Muscular Imbalances

Muscle imbalances are one of the more common contributors to pain, but are often overlooked. The body is made to be balanced. When someone has proper biomechanics, the muscles on the front of the body balance those in the back, the muscles on the right side balance those on the left, and the muscles on the bottom balance those on the top. If there is not balance in the body, then there is a muscle or muscle group that is doing far more than it was designed to do. When these muscles become overloaded, it could result in the muscular strain (as was addressed earlier) or the muscle can become chronically tense or tight.

Movement

Muscle Imbalance and Misalignment Can Wreak Havoc…


Our bodies were built to move. It's that simple. Unfortunately for many of us, a good portion of our daily lives involve sitting at a desk, hunched over a computer or other sedentary and repetitive postures. This sedentary lifestyle can inflict many health issues.

Chronic Tension- Piriformis

A chronically tense muscle can pull a joint out of proper alignment and result in other tissues becoming compressed. For example, a common problem in the lower body is known as Piriformis Syndrome. This is when a muscle in the hip known as the piriformis becomes tense and compresses the large sciatic nerve. This nerve runs from the low back all the way down to the foot and generally the pain is felt in the glutes or upper leg but can sometimes be felt down the back line as far away as the foot. This pain is usually the result of the muscle imbalance in the hips and the piriformis becoming "stuck" to the surrounding muscle. While this is the case for many people it is beneficial to speak with your doctor before simply assuming it is a muscle imbalance issue.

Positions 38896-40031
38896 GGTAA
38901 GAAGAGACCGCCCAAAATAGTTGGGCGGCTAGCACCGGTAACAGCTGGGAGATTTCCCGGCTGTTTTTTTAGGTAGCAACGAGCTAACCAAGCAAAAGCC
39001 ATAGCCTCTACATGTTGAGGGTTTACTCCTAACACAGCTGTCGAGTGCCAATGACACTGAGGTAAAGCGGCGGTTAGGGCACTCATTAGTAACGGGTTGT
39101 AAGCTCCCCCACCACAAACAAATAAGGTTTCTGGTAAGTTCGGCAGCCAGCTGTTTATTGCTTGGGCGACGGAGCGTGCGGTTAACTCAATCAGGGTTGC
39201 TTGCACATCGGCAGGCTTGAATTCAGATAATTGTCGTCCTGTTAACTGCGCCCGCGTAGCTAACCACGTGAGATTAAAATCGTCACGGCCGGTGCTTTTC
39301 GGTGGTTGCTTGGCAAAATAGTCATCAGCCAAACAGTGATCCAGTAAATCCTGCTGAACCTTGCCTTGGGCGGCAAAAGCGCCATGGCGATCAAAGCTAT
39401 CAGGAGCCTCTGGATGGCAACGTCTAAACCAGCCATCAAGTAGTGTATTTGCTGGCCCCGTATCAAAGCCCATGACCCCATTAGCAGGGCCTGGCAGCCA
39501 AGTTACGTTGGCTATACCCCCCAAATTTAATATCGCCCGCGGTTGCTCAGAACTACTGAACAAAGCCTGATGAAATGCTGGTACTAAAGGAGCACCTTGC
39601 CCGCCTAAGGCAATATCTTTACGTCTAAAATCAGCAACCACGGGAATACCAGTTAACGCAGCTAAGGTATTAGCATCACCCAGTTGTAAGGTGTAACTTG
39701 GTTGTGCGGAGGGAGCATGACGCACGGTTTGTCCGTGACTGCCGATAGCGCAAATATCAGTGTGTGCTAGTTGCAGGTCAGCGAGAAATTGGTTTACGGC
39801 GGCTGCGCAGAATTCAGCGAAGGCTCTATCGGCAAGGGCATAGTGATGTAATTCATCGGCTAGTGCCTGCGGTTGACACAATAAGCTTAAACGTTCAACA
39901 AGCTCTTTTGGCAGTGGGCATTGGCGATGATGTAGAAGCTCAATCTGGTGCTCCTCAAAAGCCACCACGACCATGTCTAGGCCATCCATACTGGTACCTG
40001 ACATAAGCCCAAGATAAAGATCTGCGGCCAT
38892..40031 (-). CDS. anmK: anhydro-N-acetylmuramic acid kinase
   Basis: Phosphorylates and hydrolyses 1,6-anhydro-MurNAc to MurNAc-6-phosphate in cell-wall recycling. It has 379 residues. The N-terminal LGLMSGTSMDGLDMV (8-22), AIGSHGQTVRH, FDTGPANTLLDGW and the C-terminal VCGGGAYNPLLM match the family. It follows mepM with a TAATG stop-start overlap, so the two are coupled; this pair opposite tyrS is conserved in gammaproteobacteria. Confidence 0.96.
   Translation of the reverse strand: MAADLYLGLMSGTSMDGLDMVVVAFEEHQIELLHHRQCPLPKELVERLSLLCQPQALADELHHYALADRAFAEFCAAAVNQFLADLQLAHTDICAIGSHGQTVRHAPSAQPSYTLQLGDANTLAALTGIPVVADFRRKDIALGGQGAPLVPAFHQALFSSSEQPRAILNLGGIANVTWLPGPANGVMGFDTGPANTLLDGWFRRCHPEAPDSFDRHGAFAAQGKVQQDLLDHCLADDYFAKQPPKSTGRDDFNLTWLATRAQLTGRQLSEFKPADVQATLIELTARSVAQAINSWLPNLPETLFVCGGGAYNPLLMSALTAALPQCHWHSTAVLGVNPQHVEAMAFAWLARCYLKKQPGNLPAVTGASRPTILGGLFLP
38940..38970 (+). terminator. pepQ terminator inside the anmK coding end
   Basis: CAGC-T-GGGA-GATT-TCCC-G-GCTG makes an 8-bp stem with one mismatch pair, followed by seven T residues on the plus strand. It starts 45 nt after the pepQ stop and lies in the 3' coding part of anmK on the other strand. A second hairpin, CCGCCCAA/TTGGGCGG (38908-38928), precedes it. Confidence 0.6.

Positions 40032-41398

Dysfunction

What Are Trigger Points? And Why Do They Occur?

If one part of your body is not performing at its optimal level, other areas of the body will compensate. Eventually, these other areas can be compromised as well. Over time, this leads to injury.

Muscles that have Myofascial Trigger Points (MTrPs) have been found to decrease range of motion because of pain. The muscle can fatigue more rapidly as well.

But why?

The body will cope with this abnormal level of tension by laying down Myofascial Trigger Points (MTrPs) in the area. A myofascial trigger point was defined by Drs. Travell and Simons as “a hyperirritable spot in skeletal muscle that is associated with a hypersensitive palpable nodule”. It is common for these to form near the neuromuscular junction, where the nerve and muscle meet. In many cases, the surrounding nerves will be affected, and the fascia will thicken, which results in pain and discomfort.